The 28th edition of the Oldenburg International Film Festival was marked by premieres - and that doesn't just mean the extraordinary number of world premieres of films from around the globe that could be seen this year in Oldenburg's cinemas and in the virtual Filmfest cinemas. The organisation of an international film festival in pandemic times under the motto "Fast and Furious - Back to Culture" was in itself, with all its challenges, a successful start to the film festivals. We are celebrating the success of having once again made it possible for the international cultural scene to come together. To do this in compliance with all hygiene and safety regulations and in the presence of international filmmakers was something special on the way back to normality.

As one of the first film festivals worldwide, we were able to hold the opening gala on Wednesday 15 September in the Congress Hall with 100% occupancy. Alongside the director, the leading actress and new discovery in German film Luise Großmann as well as the cinematographer Maher Maleh strolled across the red carpet on the occasion of the world premiere of Torsten Rüther's directorial debut, "Leberhaken". Among them were also filmmakers Scott Monahan and Dakota Loesch ("Anchorage"), director Dominik Krawiecki and actress Patrycja Płanik ("Faggots").


Back to Culture in Cinemas

In order to be able to host the opening gala and the entire festival as safely as possible, the 3G regulation was crucial for all team members and all guests. Back to Culture in Cinemas sent a clear message about the unifying power of the art of film and especially about cinema as a cultural venue. Numerous filmmakers found their way to Oldenburg and thus made cultural exchange possible.

Ambitious and risk-taking independent films and many debut works made the Oldenburg International Film Festival, hailed as the "European Sundance", once again a creative and lively place for all filmmakers present. Many world premieres, international and European premieres made the festival a centre for young, up-and-coming cinema for five days. Among them were the neo-western with Ron Perlman "The Last Victim" by Naveen A. Chathapuram and the French comedy-drama by Raffaël Enaul "A Glimpse of Happiness".


Highlights and tributes

On the occasion of the world premiere of Paul Spurrier's film "The Maestro", the Thai youth symphony orchestra, Siam Sinfonietta, together with conductor and leading actor Somtow Sucharitkul, gave a classical concert the Closing Night Gala. Afterwards, the German Independence Awards - Best Film and Best Short Film - were presented, providing a glamorous setting for the screening of the closing film "The Maestro".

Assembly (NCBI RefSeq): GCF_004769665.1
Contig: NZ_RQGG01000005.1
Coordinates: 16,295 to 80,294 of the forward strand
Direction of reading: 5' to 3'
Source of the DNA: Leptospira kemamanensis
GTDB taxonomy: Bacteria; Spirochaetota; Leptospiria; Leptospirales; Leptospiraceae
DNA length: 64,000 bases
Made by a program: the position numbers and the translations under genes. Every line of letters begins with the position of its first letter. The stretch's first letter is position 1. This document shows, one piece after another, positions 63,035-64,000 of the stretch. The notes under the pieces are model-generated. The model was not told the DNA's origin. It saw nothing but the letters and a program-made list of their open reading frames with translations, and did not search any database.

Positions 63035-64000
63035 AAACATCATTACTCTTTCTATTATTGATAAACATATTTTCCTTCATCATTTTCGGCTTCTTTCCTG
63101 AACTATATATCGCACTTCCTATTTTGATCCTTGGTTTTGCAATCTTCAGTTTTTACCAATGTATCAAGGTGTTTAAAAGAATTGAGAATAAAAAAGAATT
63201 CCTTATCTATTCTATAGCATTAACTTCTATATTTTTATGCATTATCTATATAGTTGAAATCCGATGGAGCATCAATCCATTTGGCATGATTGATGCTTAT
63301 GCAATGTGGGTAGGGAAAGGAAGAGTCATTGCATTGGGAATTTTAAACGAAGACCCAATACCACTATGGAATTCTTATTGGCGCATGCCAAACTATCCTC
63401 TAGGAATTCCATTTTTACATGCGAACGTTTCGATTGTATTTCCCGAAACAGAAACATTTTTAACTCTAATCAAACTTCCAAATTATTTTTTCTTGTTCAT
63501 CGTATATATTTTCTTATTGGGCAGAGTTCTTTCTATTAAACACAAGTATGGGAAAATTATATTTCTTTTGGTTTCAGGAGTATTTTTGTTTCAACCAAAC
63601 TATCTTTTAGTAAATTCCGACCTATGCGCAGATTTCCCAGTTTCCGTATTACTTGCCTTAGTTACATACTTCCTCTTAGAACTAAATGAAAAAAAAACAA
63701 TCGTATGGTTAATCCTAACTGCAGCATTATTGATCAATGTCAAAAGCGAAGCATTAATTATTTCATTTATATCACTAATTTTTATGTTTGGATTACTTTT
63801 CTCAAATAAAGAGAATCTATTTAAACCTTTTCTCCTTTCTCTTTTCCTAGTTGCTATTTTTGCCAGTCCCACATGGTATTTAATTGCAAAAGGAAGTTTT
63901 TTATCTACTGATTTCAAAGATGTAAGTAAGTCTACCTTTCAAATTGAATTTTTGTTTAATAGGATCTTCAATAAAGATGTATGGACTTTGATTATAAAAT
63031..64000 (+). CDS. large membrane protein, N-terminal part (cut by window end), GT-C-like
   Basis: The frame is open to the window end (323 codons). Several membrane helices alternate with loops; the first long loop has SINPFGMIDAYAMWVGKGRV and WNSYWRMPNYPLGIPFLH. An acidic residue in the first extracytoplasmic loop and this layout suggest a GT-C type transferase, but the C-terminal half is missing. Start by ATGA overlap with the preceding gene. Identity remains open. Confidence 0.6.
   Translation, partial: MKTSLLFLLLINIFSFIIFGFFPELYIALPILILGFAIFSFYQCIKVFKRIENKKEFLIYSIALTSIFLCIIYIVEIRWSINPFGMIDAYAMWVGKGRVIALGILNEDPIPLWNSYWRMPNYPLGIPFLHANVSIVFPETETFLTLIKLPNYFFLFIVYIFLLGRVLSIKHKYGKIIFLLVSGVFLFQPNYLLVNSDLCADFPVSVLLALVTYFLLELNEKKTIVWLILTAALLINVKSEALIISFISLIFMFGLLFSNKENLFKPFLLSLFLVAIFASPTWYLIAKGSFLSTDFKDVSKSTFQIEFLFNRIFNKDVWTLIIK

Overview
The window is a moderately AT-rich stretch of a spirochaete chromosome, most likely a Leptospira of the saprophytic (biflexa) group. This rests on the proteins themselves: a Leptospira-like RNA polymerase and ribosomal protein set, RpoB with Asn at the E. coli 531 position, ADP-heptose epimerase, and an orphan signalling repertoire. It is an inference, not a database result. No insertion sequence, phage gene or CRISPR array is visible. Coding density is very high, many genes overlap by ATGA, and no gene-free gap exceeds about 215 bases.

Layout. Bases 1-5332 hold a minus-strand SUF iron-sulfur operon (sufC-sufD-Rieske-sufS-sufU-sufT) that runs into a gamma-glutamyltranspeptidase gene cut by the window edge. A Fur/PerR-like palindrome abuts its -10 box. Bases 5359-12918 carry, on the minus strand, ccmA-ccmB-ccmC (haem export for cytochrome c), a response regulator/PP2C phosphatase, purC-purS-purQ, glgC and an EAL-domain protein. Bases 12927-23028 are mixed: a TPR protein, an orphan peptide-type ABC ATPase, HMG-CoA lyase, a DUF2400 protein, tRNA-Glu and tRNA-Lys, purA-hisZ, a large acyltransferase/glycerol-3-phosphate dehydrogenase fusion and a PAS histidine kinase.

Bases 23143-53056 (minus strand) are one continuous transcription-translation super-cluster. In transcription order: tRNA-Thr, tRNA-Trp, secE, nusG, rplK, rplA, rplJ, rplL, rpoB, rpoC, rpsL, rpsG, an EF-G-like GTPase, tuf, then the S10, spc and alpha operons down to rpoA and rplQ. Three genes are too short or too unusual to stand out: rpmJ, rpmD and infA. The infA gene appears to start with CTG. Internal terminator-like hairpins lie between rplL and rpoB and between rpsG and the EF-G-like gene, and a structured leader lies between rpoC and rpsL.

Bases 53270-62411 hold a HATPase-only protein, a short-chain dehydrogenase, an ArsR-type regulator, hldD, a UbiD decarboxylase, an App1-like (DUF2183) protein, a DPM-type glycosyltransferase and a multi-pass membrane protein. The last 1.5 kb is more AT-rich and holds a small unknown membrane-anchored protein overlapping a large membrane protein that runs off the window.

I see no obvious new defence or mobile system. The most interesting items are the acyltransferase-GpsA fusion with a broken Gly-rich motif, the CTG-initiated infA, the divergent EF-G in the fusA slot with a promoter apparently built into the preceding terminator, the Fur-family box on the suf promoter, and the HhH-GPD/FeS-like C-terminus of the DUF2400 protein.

At the Mid-Fest Gala, the Tribute and Retrospective Awards were presented. With Ovidio G. Assonitis, who was the subject of this year's retrospective, the film festival succeeded in bringing a personality of European cinema to the Hunte city who is as charming as he is fascinating. The tribute was given to the only female director from Laos Mattie Do, whose three genre films are already being celebrated as a visionary and exciting new energy in cinema.

With a total of over 7.000 spectators and an almost good 90% occupancy rate with reduced seating capacities in the festival cinemas, Casablanca, Cine k, Exerzierhalle and the City Museum, the Congress Hall and the Oldenburg State Theatre, the audience also cast a strong vote for a return to normality in culture. A diverse and artistically vibrant festival came to a festive end on Sunday with the Closing Night Gala, the closing film "The Maestro" by Paul Spurrier and the announcement of the award winners.

The short film jury, consisting of screenwriter and lecturer David Martin, director of the Horst Janssen Museum Jutta Moster Hoos and curator Renee Warren, awarded the German Independence Award for Best Short Film to "Wall#4" by Lucas Camps.

An honourable mention for the film "American Morning" by Robbie Bryan for his film that is as courageous as it gets under the skin, courageously confronting the issue of gun ownership in the USA.

The Seymour Cassel Award for Best Actor went this year to Dakota Loesch for the lead role in "Anchorage" and to Eaindra Kyaw Zin in "What happened to the Wolf?

The Advisory Board also honoured the film "Faggots" by Dominik Krawiecki and Patrycja Płanik with the Audacity Award.

The Spirit of Cinema Award was presented to the film "The Maestro" by Paul Spurrier for its power to use images, music and a lovingly tongue-in-cheek story to tell a utopia to overcome the pandemic.

The main prize, the German Independence Award for the best film in the independent series of the film festival, went to "Anchorage" by Scott Monahan and Dakota Loesch.


In addition to Ovidio G. Assonitis (Retrospective) and Mattie Do (Tribute), guests at this year's festival included Deborah Kara Unger, RP Kahl ("When Susan Sontag sat in the audience"), Patrycja Planik ("Faggots"), Michael Mailer ("Swing") and Buddy Giovinazzo.


With Hardy Daniel Krüger in the leading role, a homage to a science fiction classic of the turn of the millennium was realised. The dystophy »Matrix« created by the Wachowski siblings was the model for this year's trailer, which was created with the support of Iyuno Germany and TrickWilk. With camera and editing, Matthias Sachal from Oldenburg and his 8ithyfour Cinematography gave the trailer wonderful cinematic images and even more local colour.

Find your wild from Sept 15-19, 2021